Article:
Jesus' words about turning the other cheek and giving up your shirt along with your coat seem demeaning in the extreme. It's likely that Jesus is speaking to those who were victims rather than victimizers, to those oppressed rather than their oppressors, to the marginalized rather than those who marginalize. But Jesus isn't encouraging victims to continue allowing others to abuse and mistreat them. It's very hard for us to see that because it sounds like Jesus is telling victims to be quiet, to keep taking it and to let the abuse continue.

 

Strange as it may seem to us … I believe Jesus' words are the basis for non-violent resistance to oppression. Instead of viewing these verses with a modern day understanding it is important to put them in the context of when Jesus lived. In the culture of first-century Palestine, a person's left hand was used for what we might call, well, bathroom functions. I know it's not pleasant to think about … but it meant that you would never strike a person with your left hand. If you were superior to another person, you would strike them with the back of your right hand, never with the palm of your hand for that would mean you'd see them as an equal. The picture Jesus is painting is this: if someone strikes you on the cheek, it will most likely be with the back of their hand … remember Jesus is talking to victims … here so the oppressor will not see you as an equal. The oppressor is likely to hit you with the back of his hand. If you turn your face to the side, you force the oppressor to see you as an equal for even the oppressor won't use the left hand. Some things simply weren't done. Jesus wants us to see an almost comical situation here. The oppressor's hand begins to swing but is caught in mid-air because he doesn't want to treat you as an equal by hitting you with open palm.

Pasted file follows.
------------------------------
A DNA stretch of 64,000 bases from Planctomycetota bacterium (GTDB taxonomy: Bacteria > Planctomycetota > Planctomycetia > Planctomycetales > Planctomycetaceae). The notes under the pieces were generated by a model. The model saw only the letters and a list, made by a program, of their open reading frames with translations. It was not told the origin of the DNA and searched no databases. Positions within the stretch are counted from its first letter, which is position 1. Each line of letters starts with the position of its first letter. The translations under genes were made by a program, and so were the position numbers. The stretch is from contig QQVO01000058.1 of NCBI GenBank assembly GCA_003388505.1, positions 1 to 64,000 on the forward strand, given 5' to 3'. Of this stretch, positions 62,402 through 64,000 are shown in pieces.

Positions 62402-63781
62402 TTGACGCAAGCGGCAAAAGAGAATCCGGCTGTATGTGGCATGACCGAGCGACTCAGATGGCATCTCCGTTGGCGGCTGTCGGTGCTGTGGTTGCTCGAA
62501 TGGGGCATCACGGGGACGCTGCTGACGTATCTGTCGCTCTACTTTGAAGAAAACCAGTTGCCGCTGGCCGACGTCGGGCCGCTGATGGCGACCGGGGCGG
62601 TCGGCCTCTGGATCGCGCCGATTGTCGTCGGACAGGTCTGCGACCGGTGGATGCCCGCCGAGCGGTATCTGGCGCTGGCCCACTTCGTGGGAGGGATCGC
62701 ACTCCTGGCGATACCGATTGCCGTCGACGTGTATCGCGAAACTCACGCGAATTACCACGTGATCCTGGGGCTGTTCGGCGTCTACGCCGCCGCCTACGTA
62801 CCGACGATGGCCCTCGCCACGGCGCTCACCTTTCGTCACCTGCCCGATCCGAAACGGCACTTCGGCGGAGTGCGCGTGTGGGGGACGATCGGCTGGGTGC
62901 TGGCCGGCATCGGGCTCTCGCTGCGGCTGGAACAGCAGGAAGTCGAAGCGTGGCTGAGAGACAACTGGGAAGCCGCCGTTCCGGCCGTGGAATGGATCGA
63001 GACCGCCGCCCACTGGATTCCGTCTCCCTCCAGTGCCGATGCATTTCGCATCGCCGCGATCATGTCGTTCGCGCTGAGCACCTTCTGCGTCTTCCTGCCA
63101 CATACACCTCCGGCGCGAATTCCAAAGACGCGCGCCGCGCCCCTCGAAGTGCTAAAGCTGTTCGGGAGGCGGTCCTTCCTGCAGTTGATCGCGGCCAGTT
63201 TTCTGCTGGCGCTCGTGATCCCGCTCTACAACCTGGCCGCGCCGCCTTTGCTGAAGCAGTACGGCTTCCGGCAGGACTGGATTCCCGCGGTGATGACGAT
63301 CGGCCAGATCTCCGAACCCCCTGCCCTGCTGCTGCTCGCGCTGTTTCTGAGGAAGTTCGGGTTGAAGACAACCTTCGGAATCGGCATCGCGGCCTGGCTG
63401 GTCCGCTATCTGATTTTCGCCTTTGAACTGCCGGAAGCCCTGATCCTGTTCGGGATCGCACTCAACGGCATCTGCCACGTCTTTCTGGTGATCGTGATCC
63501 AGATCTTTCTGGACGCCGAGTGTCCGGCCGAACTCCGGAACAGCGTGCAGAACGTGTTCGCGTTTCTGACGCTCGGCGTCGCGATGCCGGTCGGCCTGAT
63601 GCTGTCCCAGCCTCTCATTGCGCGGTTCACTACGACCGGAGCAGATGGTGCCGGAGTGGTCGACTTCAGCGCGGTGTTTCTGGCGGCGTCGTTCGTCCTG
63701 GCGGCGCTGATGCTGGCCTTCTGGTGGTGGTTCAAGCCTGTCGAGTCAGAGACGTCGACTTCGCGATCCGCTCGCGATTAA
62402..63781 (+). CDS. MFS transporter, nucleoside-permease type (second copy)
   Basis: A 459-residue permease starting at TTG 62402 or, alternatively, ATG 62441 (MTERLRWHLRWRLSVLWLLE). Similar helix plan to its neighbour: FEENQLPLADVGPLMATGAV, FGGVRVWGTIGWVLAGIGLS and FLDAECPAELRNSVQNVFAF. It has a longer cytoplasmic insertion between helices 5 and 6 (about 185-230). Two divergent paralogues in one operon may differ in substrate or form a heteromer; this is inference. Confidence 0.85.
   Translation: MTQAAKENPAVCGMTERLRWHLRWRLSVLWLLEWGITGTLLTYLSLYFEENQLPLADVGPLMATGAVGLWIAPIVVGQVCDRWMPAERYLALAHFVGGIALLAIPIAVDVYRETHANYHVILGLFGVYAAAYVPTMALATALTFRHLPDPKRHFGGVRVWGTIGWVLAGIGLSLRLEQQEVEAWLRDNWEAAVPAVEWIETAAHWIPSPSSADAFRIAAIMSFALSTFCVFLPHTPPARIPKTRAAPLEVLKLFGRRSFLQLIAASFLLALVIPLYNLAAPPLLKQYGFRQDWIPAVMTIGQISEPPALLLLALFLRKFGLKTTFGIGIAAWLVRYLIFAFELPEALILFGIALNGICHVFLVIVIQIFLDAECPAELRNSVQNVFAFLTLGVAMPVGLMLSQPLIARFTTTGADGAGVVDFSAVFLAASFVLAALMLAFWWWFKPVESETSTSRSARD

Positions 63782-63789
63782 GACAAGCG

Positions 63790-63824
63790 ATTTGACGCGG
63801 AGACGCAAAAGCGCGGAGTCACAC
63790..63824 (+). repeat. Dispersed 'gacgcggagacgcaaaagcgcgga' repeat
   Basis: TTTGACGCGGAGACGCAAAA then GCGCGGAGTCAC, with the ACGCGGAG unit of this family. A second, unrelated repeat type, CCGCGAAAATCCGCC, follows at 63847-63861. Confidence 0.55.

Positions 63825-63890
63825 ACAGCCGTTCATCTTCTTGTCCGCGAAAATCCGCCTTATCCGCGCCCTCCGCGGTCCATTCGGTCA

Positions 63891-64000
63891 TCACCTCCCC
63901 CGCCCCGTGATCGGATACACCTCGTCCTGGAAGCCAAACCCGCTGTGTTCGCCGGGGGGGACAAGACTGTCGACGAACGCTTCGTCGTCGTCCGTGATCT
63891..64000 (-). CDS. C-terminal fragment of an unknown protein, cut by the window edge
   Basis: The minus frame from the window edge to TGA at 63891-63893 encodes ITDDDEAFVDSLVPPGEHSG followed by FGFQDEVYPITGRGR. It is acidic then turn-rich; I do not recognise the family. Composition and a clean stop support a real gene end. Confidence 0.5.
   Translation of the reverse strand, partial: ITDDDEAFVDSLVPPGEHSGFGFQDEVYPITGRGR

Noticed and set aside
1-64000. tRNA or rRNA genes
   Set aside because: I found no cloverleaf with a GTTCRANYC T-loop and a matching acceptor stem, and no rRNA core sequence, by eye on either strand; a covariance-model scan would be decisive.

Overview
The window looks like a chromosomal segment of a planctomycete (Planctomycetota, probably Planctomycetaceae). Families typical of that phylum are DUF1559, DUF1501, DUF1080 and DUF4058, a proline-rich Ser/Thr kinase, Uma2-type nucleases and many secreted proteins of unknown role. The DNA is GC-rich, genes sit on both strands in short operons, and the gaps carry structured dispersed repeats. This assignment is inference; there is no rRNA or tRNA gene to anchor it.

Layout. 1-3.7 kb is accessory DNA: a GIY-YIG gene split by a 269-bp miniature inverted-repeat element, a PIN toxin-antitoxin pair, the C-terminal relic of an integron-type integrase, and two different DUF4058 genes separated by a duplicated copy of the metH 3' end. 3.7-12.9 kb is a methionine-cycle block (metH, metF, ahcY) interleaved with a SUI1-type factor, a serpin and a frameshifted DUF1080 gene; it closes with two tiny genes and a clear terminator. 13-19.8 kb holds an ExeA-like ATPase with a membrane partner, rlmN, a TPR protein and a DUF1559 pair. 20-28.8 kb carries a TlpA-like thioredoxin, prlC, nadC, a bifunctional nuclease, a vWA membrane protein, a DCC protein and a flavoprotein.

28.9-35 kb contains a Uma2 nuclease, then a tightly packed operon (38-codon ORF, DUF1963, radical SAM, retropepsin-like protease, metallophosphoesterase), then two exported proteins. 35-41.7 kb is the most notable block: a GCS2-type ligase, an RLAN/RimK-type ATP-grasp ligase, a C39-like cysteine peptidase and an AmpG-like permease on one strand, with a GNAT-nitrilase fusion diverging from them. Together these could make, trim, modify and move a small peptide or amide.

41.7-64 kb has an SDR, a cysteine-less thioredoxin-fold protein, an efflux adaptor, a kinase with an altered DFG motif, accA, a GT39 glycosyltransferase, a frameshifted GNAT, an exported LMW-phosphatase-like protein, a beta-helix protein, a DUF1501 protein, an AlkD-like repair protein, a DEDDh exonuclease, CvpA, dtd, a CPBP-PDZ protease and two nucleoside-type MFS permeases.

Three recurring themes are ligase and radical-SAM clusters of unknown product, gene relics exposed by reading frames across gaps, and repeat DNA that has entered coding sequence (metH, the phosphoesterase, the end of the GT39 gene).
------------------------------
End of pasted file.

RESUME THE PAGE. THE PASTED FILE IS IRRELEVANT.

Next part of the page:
The same humorous resistance comes in giving up your shirt when the oppressor asks for your coat. This isn't a case of giving an old coat to be given away through the Vicky Hester Food Pantry. Jesus is talking about something completely different. It's likely that someone asks for your coat in repayment of a debt. You owe the oppressor something and since you have no land and very little money, the oppressor asks for your coat. Keep in mind there were very clear restrictions regarding the repayment of debts. You could not leave a debtor naked at sundown no matter what he or she owed … it simply was not done. It was against every sense of decency and good order. So Jesus sets up another strategy of resistance. If they ask for your coat, give them your shirt too. There you'll be standing half-naked; they'll be forced to deal with this new reality you've set up. No, no! No, no! they say, I don't want your shirt. Put it back on. They might be so disarmed that they'll return your coat as well.

 

Jesus is not telling people to remain victims but instead to find new ways of resisting evil. Love your enemies … do good to those who hate you. This is the idea that moved Martin Luther King, Jr., to kneel down with many brothers and sisters before water hoses and snarling police dogs. Many people thought he was crazy. Only violence can fight violence, they told him. But the authorities and the oppressors didn't know what to do with this kind of resistance. They knew the power of violence; they knew the powerlessness of victims who knew their place, but this was something they hadn't seen before: victims who refused to be victims, victims who refused to fight back with violence, victims who claimed their place and reshaped the battle completely.